Editor’s Note: The views expressed here are those of the author’s and don’t necessarily represent or reflect the views of MangoBaaz.
By: Raafia Manzar Akbar
My parents were cousins. They didn’t get to choose who they wanted to spend their whole lives with.
I was their first child, and I grew up in a joint household for the first 8 years of my life. I don’t clearly remember how it was but I do know, like every normal household, my family had problems too. My father had four siblings. Since he was the eldest, he was the first one to get married. That meant my mother, after her marriage, had to live with a family who had no experience with new people moving in with them.
My parents were young at the time of their marriage. My mother was 23 and my father was 25.
My father had just got a job and my mother was a fresh Masters graduate in International Relations. During the time I was growing up, I never ever saw my parents fight over anything major.
I saw a lot of movies and dramas where wives fight with their husbands over not getting them certain things or taking them places. Or husbands being unhappy over the fact that their wives don’t prepare meals for them after they come home from work.
As a 10-year-old, that obviously made me feel like there was something weird about my parents. I asked my grandmother about it. She told me something so special that even after seven years, I still have it imprinted in my memory:
Beta, marriage is like a promise. It’s a promise to be a good, genuine human being, to be able to emotionally and physically provide support at all times and to be trustworthy to your spouse. Sometimes, you choose who you want to make this promise to and sometimes you don’t. It’s okay both ways. Your spouse is your best friend. You have to share everything with them including your secrets. The hardest thing you will have to do in this friendship is to live according to how your best friend wants you to, but that doesn’t mean you don’t get to do the things you like.”
“See, it’s a pact; you both have your limits, interests, and dislikes. Sometimes, you might not agree on a lot of things, but that shouldn’t affect your promise. I told this to your mother too, when she was growing up. I told her even if you don’t get married, never ever disrespect anyone for having different opinions or interests. Sometimes, you have to be flexible in order to stand out and earn respect.”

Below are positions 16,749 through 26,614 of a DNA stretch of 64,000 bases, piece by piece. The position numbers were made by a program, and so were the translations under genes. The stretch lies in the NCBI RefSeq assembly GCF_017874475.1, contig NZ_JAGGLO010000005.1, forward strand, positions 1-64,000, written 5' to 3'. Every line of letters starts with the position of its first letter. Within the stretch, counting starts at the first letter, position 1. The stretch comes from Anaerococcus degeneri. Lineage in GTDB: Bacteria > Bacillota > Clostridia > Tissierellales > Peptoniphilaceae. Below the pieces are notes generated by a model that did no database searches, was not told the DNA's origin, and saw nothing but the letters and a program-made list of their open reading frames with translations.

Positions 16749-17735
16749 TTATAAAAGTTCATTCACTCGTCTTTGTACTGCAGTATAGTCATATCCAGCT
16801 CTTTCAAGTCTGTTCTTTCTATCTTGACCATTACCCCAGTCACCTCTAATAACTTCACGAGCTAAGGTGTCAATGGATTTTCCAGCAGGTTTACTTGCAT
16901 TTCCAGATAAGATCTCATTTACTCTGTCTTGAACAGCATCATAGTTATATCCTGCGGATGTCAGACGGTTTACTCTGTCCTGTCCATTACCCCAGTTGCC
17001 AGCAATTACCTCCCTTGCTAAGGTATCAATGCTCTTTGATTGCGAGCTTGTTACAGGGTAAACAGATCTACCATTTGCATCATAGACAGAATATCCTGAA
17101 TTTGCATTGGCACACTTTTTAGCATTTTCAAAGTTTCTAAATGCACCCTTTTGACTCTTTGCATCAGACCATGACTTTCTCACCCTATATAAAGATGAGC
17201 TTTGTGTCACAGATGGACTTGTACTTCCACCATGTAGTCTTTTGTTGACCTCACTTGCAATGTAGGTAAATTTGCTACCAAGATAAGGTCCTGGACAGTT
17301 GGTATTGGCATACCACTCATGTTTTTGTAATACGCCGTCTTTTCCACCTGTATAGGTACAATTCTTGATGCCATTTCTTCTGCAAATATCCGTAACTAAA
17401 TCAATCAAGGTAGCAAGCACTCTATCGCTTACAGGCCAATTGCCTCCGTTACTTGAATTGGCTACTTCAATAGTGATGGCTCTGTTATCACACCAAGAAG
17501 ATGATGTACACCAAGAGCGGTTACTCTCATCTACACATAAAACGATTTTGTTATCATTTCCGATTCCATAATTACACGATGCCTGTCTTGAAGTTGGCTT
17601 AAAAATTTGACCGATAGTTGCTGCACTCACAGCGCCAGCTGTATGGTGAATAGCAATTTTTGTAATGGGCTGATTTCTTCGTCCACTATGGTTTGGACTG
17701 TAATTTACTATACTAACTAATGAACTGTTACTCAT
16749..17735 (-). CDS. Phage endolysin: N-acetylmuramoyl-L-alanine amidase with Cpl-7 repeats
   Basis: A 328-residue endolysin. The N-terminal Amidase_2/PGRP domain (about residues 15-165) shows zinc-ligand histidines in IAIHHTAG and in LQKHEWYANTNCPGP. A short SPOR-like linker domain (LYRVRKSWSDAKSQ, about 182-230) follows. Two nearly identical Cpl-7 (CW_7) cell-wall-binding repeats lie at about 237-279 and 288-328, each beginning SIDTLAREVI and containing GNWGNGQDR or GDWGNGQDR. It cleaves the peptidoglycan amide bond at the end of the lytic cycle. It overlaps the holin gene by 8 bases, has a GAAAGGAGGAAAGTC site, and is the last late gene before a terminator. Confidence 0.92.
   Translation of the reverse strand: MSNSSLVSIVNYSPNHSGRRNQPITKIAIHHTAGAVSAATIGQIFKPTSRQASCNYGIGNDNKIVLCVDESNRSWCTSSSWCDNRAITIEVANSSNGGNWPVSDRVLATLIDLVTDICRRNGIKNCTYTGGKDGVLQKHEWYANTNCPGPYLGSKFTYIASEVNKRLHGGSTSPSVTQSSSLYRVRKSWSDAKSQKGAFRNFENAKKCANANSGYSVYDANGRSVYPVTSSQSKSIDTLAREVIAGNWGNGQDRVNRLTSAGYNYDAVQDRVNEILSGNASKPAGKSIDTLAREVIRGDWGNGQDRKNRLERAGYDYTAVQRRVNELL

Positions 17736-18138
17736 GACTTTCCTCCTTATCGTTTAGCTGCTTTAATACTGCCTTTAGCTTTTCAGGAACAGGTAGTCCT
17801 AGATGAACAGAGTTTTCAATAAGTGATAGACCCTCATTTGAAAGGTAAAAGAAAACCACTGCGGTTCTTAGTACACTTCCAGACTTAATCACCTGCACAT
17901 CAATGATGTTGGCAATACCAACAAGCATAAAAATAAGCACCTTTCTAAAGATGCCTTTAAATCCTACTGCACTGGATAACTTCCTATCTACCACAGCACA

People often misunderstand the role of women in a marriage, relationship or our society in general. No, we aren’t supposed to give people our 100% and get 2% in return.
We shouldn’t be bound to “just” make food and not go out in the world to do great things. As a woman, you are the foundation of your house. I grew up around people with very strong opinions. My mother is a working woman and does as much work as my father does. I have never seen my parents argue over who gets the responsibility to cook, clean or go out and get groceries.
My father cooks sometimes, my mother goes out to pay bills. When I asked my mother what the definition of a perfect relationship was for her, she told me “the one where you do anything and everything together without making your partner feel inferior.”
If you believe that as a girl/working woman/housewife it is your responsibility to make sure your family or husband get warm food, then there is nothing wrong with it as long as you aren’t being forced to do so. Yes, other people too have the physical strength to do this but sometimes small gestures like these might mean a lot to your family or partner.
I asked my father about how he felt getting served warm food when he comes home from work and here’s what he said:
“I love it. The fact that my wife works all day and still does so much for me when I get home really shows me how much love she has for me. Things like these might seem very small but they hold such a great meaning in relationships.”
So, where does “khana khud garam karlou” come from and why did I talk about my parents’ marriage in this write-up?
See, I know what the actual meaning of this statement is. I am fully aware of why and where it all started. And this post isn’t about discussing what happened before this issue was brought up. It’s about what happened after people misconstrued it. Now before you go around thinking that this post is about bashing feminists or disrespecting men telling them they have always been wrong then,
I come from a family that values women’s rights and is all about equality for both men and women – technically, a “feminist” family.
However, feminism is caught up in waves of extremism nowadays. There are two polar opposite trains of thoughts that seem to be clashing within Pakistan.
This post is about equality. The statement was just a reason to address the issue that has divided men and women all across my country. Compelling people work together towards progress, whether it is in a relationship, at work, or even in our daily lives. Everyone should be aware of HOW they fight for what’s right. If women are a target of inequality then men should support them and vice versa. BUT, only if they do it in an adequate manner. We need to come together to show strength and resilience over important problems together without disrespecting each other just because we belong to different genders.
Tou ao, milkay khana garam karen.
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Cover image: Raafia Akbar